The events that took place during the period between the Resurrection and Christ’s Ascension were as critical for us as they were for the disciples and the early followers of Jesus. What He said and did during that period solidified what had been, and raised expectation for what was to come. The same preparation for power must happen in us. We need to understand who the Holy Spirit is, what we can expect when He takes up residence in our minds and hearts, and what we can do to open the riverbed of our personalities for His flow. The infallible proof of His resurrection and victory over death were critical to the birth of the church, as His disciples were about to give their lives in Christ’s service.

We are living in a time when the Spirit is releasing people to respond in great numbers. He is doing His miraculous work in their minds, emotions, and wills-especially their wills. As Christ continues His ministry, He invades our wills and creates a willingness to be made willing to consider the truth of His love for us. Through His gift, the will allows the possibility for our minds to entertain the thought of our great need for love and forgiveness.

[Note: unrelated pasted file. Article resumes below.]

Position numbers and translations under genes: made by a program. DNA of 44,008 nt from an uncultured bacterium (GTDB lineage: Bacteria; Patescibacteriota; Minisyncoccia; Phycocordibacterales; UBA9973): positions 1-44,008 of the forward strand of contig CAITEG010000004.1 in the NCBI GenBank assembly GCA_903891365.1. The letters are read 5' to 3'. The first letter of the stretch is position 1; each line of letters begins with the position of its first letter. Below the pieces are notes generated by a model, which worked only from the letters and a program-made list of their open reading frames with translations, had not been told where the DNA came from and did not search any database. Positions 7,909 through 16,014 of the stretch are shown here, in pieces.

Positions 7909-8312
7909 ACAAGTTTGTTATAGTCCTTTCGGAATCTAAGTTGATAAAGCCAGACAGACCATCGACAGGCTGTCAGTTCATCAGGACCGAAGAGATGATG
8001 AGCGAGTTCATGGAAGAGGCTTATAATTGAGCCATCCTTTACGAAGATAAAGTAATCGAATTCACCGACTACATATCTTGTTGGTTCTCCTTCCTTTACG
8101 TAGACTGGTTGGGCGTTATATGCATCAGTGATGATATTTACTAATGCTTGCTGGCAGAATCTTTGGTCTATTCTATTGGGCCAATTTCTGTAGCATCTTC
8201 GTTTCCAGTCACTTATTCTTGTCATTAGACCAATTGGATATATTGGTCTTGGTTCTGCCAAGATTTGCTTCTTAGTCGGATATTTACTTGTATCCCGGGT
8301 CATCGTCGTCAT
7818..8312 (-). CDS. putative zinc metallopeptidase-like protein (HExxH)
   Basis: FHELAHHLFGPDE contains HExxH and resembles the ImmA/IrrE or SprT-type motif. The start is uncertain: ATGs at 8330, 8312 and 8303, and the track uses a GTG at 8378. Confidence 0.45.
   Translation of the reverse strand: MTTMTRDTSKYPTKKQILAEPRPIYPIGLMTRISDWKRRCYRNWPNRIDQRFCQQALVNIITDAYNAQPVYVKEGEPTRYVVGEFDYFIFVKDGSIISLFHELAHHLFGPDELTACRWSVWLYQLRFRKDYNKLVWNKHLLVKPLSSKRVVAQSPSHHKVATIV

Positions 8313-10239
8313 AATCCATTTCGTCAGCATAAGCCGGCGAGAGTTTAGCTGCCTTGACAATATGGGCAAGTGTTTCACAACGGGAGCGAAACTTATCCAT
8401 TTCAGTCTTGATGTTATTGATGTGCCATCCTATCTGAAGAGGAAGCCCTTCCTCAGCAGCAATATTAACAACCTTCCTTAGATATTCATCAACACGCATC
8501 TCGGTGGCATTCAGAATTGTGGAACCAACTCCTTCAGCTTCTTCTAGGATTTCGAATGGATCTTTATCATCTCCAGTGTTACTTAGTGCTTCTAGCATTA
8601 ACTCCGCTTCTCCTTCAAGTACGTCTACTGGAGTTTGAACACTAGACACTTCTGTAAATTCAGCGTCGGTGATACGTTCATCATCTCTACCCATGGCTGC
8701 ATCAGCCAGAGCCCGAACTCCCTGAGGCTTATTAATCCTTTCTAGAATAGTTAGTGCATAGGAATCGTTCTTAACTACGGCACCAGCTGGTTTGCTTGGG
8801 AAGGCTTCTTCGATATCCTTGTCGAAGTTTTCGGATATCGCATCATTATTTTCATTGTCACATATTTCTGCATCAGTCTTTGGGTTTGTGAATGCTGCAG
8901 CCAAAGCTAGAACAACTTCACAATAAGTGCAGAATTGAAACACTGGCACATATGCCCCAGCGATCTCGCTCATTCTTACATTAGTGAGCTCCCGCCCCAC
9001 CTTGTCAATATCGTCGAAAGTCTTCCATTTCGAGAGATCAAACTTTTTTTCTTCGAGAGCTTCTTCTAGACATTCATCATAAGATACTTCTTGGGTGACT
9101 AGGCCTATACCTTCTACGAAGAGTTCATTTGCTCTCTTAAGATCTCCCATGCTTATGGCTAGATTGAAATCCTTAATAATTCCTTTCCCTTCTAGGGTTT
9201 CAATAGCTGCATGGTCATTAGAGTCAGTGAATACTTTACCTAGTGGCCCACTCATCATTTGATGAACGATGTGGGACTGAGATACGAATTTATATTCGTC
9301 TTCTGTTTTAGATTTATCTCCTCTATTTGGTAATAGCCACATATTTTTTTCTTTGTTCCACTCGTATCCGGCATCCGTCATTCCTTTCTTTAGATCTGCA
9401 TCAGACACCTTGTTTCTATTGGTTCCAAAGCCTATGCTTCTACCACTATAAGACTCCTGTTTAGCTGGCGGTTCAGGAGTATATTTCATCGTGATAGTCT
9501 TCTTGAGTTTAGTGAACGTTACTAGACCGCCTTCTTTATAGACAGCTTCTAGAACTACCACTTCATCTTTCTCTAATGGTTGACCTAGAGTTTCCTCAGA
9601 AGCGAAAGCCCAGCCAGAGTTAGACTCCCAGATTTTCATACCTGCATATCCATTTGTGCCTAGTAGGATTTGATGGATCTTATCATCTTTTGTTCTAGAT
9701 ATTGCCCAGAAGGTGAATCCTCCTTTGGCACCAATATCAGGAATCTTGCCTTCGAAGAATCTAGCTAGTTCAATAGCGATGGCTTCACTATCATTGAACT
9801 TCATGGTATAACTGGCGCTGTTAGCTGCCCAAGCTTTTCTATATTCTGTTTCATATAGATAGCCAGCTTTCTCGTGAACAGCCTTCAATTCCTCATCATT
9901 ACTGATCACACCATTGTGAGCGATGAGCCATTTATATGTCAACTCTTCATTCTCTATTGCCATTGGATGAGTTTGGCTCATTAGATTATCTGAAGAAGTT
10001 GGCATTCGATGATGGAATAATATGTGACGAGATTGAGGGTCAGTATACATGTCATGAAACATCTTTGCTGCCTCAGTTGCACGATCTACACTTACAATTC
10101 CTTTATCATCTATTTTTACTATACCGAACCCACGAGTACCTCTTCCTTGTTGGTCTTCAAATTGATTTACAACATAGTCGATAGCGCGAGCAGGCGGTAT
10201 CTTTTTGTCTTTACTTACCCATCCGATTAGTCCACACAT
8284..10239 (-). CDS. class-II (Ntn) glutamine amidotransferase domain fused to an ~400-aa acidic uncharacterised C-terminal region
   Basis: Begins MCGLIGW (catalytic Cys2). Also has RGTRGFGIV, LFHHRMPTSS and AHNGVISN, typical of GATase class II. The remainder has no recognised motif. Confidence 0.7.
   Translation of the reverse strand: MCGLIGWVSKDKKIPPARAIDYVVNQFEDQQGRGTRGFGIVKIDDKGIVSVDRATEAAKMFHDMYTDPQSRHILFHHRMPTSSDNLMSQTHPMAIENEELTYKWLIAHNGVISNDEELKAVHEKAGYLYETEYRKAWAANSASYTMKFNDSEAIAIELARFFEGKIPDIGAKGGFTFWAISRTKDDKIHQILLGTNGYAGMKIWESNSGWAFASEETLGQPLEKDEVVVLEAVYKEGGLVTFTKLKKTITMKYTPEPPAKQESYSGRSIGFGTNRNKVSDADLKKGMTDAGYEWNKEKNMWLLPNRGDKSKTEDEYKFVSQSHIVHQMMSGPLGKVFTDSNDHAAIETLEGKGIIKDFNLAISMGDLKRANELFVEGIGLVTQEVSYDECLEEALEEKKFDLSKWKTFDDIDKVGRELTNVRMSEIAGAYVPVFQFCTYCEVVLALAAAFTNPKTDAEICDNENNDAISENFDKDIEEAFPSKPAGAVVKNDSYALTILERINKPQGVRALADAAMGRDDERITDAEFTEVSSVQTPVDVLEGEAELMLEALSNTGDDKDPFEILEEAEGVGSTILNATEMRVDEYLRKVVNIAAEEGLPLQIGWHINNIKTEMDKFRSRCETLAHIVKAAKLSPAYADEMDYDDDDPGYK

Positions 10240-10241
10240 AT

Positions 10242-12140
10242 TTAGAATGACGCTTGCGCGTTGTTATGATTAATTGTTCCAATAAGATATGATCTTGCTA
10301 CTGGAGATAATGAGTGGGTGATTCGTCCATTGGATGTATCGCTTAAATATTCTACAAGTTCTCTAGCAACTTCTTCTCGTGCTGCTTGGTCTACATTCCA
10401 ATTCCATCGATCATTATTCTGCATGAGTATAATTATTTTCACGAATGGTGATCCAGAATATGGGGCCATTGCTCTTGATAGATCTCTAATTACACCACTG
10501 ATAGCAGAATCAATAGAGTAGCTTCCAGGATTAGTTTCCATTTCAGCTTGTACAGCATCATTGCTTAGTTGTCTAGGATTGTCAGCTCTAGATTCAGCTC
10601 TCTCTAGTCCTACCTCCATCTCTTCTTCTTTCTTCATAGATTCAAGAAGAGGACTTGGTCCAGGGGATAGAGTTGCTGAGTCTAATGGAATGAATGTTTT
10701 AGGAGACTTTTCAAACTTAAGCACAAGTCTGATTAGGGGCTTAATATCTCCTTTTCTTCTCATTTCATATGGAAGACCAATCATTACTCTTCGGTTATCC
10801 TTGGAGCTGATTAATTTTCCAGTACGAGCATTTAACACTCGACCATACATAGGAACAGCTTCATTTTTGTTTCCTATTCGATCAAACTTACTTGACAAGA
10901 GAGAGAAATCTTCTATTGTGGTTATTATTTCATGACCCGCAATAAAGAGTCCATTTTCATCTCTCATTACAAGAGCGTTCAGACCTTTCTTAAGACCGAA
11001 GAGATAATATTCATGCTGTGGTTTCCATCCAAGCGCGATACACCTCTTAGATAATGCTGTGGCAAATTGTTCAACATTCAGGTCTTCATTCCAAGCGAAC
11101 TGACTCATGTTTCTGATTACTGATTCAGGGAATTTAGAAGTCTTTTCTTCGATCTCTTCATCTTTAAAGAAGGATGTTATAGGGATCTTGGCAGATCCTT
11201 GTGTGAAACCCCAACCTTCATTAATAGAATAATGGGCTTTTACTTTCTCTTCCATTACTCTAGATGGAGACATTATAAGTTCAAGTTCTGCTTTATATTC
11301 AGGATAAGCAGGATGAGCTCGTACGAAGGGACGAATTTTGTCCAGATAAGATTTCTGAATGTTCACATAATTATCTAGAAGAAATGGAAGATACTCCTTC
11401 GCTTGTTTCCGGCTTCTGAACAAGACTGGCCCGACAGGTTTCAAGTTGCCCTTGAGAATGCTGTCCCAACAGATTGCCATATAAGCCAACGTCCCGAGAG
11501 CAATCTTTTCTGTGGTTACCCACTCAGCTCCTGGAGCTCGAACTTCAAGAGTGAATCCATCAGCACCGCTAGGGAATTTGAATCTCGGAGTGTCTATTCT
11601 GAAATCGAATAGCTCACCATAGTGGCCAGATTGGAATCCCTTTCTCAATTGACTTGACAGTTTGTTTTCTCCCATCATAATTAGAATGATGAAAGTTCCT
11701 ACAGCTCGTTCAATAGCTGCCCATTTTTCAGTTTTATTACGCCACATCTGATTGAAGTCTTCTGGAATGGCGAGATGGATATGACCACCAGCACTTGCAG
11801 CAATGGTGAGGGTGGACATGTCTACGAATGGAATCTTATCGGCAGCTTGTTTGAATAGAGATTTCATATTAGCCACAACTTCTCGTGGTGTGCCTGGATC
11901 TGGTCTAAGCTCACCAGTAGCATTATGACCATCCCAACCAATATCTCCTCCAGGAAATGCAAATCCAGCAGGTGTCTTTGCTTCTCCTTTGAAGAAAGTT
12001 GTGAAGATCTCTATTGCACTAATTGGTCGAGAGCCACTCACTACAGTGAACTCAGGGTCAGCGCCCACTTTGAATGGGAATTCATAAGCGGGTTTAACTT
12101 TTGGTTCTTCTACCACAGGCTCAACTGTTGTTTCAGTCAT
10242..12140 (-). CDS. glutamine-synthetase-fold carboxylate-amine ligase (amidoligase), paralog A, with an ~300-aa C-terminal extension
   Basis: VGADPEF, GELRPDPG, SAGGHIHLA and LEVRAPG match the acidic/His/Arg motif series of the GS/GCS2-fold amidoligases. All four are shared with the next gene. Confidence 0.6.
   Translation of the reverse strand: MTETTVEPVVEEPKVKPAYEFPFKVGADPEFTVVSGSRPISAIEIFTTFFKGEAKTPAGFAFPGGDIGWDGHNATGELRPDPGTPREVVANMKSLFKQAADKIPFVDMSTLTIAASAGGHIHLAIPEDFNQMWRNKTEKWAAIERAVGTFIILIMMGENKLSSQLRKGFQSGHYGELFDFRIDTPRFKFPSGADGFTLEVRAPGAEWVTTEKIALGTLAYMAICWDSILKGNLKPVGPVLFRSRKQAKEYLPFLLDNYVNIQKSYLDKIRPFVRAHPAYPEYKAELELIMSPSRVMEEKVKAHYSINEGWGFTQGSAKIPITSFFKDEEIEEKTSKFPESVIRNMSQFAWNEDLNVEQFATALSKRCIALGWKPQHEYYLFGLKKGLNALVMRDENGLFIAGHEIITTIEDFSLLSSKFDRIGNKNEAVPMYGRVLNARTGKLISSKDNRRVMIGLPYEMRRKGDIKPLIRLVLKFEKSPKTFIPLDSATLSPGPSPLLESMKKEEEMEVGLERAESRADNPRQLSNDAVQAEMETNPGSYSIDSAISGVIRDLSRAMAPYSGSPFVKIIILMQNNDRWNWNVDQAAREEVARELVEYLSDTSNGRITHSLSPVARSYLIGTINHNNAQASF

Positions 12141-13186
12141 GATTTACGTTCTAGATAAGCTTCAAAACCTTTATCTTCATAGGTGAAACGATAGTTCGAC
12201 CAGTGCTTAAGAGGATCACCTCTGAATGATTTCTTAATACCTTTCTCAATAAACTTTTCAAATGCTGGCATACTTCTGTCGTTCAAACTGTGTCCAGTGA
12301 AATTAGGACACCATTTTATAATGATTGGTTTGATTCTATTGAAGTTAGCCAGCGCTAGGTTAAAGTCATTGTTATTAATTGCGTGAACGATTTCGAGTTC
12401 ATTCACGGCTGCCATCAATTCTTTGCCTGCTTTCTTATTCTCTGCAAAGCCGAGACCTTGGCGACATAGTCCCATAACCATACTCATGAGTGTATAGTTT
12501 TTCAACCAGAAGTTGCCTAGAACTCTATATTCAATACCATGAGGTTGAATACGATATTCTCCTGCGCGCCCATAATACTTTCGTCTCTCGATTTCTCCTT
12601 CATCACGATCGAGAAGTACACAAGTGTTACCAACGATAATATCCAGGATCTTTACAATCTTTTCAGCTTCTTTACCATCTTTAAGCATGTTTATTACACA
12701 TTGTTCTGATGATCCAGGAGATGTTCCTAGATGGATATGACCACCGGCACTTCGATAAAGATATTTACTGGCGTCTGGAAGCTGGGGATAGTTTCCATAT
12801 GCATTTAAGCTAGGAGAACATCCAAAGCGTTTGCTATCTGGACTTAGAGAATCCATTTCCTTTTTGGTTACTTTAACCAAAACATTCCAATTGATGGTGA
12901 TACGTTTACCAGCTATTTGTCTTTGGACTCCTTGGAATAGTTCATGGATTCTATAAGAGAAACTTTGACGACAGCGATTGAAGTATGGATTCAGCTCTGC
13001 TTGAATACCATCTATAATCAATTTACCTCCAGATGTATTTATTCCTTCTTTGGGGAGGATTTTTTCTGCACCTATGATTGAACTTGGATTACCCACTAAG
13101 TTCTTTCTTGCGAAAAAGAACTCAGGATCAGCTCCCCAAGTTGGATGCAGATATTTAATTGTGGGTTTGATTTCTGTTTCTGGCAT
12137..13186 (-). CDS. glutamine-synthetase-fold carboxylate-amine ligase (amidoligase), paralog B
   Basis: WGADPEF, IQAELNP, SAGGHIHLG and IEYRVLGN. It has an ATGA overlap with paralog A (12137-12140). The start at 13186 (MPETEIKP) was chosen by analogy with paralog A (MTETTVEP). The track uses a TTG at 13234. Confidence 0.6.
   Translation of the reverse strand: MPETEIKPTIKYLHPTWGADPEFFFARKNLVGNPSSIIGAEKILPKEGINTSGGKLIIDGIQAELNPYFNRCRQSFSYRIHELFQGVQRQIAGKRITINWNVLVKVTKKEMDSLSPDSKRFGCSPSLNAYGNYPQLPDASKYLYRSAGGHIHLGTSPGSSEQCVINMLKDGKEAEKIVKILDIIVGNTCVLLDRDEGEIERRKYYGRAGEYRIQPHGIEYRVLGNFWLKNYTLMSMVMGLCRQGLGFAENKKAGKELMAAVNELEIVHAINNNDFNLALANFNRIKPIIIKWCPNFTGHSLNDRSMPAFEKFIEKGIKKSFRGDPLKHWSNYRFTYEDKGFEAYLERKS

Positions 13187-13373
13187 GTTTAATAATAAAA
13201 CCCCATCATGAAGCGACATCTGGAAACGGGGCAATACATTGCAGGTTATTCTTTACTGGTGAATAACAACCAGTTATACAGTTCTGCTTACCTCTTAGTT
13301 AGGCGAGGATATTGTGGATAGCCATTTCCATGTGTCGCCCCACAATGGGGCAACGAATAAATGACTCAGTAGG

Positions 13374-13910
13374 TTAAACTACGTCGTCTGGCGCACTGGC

Every believer is baptized by the Holy Spirit into the body of Christ at the moment of conversion. From that point on, the Spirit lives inside the believer and empowers him or her for service to Christ. We are called on to be God’s ambassadors in the world, introducing people who don’t yet know Jesus to the love and grace of God that is available to them in Christ. We can only do this through the power of the Holy Spirit.

God has put the Holy Spirit in our lives to empower our lives to be lived for his glory. The world we have grown up in teaches us to rely on our own abilities in life; it teaches us to believe in ourselves and be confident in ourselves. In contrast, God wants us to believe in Him and be confident in Him.

Christ gave us His plan, His command to carry out the plan, and the power to reach His goal to reach the whole world with the Gospel. Jesus told the disciples the means by which the gospel would advance: the Holy Spirit imbued the early Christians with power so that their accomplishments were supernatural. Our relationship with Him is radically different. He is with us, and He lives within us. The power we receive would not be something but Someone: Himself. The eternal word through whom God created the universe, who dwells among us and whom we behold in glory full of grace and truth lives in us.

Christ’s work of redemption rests primarily on four pillars of truth: His incarnation, His crucifixion, His resurrection, and His ascension. The ascension was the exclamation point, completely and finally demonstrating that His atonement had forever solved the problem that sin created.

Christ was not finished when He arose from the dead or ascended to be glorified with reigning power. He came back to give the greatest gift of all-His own Spirit to live in us. With that thought we press on to experience further preparation for Pentecost.